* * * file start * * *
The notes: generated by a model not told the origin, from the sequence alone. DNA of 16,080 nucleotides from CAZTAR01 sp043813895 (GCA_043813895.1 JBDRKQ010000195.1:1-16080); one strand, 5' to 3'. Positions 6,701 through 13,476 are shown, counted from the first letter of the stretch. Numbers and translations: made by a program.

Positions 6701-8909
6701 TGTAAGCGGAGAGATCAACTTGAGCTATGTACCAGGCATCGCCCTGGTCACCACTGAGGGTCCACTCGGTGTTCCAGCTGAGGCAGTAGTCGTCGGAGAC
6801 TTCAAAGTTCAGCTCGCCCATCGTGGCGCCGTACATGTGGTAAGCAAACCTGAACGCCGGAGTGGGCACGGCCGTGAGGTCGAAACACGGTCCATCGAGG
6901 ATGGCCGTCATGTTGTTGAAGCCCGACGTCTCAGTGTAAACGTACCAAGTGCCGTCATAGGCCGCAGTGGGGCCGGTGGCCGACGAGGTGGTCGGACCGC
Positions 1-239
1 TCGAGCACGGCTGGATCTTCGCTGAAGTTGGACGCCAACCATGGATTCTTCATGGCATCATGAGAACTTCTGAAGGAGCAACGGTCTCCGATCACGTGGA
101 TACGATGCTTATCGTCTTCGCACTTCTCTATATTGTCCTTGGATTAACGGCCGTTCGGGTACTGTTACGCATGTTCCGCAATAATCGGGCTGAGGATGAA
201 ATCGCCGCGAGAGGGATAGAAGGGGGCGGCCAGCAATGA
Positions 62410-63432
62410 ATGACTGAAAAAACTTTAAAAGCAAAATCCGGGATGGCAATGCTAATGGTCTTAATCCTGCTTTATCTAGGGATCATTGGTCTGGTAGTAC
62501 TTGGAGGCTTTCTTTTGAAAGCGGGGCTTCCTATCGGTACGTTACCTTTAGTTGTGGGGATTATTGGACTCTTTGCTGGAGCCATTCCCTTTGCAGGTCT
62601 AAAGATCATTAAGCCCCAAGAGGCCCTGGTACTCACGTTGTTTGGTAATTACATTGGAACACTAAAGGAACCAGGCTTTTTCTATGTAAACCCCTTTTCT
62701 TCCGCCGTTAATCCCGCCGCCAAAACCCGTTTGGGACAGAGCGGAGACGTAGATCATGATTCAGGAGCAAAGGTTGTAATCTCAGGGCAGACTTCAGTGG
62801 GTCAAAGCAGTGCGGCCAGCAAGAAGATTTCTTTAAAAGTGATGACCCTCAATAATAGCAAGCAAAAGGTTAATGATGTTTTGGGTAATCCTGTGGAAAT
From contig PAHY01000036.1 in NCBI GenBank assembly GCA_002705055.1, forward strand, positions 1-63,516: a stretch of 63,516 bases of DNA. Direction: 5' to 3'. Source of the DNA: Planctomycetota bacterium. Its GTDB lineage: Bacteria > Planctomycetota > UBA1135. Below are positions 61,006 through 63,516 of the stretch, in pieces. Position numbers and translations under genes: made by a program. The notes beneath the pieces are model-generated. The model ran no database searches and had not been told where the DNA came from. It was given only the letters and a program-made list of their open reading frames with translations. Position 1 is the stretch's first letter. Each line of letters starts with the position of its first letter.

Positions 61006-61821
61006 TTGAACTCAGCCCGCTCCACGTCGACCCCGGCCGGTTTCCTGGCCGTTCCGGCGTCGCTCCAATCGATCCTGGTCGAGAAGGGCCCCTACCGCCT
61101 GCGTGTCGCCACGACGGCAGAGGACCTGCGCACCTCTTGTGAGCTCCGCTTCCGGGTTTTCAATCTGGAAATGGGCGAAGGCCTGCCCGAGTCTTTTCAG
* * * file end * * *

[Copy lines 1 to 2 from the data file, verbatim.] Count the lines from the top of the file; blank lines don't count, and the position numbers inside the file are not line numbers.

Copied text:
The notes: generated by a model not told the origin, from the sequence alone. DNA of 16,080 nucleotides from CAZTAR01 sp043813895 (GCA_043813895.1 JBDRKQ010000195.1:1-16080); one strand, 5' to 3'. Positions 6,701 through 13,476 are shown, counted from the first letter of the stretch. Numbers and translations: made by a program.

Positions 6701-8909